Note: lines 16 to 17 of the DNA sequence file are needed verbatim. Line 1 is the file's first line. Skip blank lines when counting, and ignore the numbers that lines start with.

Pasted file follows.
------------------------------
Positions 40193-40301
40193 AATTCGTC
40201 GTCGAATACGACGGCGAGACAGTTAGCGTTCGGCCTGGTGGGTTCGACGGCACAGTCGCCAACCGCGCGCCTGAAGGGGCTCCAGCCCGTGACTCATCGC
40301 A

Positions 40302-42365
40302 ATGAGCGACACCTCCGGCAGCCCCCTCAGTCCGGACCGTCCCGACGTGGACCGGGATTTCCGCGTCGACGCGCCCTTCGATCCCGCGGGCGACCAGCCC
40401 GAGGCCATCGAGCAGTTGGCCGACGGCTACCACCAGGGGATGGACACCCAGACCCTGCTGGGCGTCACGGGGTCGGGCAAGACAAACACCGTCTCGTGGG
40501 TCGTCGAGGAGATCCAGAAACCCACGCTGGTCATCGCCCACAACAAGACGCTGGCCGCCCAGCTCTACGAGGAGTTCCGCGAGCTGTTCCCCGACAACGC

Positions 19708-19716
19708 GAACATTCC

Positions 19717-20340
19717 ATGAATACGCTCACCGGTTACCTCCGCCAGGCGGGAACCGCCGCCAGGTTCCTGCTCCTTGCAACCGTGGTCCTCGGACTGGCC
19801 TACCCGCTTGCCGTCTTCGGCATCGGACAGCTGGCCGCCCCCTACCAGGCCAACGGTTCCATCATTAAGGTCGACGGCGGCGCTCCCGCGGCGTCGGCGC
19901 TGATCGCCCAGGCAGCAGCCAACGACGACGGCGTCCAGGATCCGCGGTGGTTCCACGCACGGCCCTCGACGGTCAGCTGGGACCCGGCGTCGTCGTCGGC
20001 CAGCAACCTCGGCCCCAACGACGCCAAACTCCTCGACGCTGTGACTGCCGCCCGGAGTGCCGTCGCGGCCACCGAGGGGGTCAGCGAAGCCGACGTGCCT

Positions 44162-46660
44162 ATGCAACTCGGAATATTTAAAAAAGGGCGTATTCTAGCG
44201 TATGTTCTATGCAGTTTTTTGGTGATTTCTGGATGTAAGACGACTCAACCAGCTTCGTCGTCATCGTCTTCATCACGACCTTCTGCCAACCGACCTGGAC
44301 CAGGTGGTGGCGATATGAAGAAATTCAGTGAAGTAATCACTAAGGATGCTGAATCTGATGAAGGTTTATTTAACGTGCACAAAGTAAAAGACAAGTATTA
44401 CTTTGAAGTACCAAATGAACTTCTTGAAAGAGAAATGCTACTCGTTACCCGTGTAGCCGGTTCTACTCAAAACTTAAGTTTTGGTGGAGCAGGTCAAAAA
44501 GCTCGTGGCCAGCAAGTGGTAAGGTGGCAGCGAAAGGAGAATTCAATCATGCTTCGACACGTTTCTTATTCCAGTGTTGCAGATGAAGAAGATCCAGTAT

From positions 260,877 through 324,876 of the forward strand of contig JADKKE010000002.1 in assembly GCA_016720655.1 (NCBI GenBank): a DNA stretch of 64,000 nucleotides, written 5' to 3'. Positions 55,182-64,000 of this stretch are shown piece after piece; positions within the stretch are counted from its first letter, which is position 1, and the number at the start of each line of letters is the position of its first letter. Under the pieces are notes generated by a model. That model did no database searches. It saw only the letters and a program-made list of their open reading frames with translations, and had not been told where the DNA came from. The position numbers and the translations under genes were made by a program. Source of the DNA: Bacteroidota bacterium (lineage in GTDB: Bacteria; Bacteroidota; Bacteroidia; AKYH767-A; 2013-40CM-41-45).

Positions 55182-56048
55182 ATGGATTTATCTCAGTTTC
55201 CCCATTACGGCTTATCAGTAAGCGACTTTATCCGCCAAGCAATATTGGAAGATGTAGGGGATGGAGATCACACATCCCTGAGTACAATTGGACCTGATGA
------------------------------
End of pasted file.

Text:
Positions 44162-46660
44162 ATGCAACTCGGAATATTTAAAAAAGGGCGTATTCTAGCG